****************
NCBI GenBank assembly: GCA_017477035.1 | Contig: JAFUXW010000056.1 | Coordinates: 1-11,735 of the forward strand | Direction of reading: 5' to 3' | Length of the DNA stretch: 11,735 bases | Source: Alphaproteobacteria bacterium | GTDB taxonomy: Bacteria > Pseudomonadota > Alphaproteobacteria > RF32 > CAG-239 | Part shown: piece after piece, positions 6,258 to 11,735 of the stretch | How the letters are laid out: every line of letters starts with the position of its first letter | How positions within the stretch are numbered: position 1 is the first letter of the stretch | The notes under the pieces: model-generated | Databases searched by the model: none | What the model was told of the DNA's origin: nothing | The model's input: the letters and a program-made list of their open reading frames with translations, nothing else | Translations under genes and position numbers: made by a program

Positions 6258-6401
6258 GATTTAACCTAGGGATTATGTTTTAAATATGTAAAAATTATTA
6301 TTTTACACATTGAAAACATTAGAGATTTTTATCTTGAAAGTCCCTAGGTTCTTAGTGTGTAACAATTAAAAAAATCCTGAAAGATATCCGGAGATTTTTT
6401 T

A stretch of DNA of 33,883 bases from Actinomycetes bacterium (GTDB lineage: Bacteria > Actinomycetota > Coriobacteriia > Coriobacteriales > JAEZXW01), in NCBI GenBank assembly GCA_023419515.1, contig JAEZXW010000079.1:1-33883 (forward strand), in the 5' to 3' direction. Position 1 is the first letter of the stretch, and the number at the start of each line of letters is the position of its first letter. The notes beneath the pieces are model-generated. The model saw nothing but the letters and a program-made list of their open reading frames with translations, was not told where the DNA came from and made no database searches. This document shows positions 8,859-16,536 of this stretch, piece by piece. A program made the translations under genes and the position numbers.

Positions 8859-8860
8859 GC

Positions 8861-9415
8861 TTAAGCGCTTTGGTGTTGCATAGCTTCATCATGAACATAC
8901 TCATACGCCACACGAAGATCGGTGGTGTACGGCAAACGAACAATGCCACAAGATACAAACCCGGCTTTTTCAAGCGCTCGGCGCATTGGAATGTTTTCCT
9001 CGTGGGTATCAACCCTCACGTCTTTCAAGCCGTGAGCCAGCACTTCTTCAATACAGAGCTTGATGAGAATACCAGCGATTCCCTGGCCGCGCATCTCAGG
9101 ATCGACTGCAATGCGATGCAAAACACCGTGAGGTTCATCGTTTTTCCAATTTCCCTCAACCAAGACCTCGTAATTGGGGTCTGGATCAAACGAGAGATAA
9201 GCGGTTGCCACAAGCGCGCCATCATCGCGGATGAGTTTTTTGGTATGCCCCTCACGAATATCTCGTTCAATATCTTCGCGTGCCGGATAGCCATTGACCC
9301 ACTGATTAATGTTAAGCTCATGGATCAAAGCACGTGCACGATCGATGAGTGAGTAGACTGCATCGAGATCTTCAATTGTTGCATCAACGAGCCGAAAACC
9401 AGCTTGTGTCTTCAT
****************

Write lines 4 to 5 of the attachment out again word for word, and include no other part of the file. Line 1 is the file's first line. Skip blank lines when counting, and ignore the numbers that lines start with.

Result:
6301 TTTTACACATTGAAAACATTAGAGATTTTTATCTTGAAAGTCCCTAGGTTCTTAGTGTGTAACAATTAAAAAAATCCTGAAAGATATCCGGAGATTTTTT
6401 T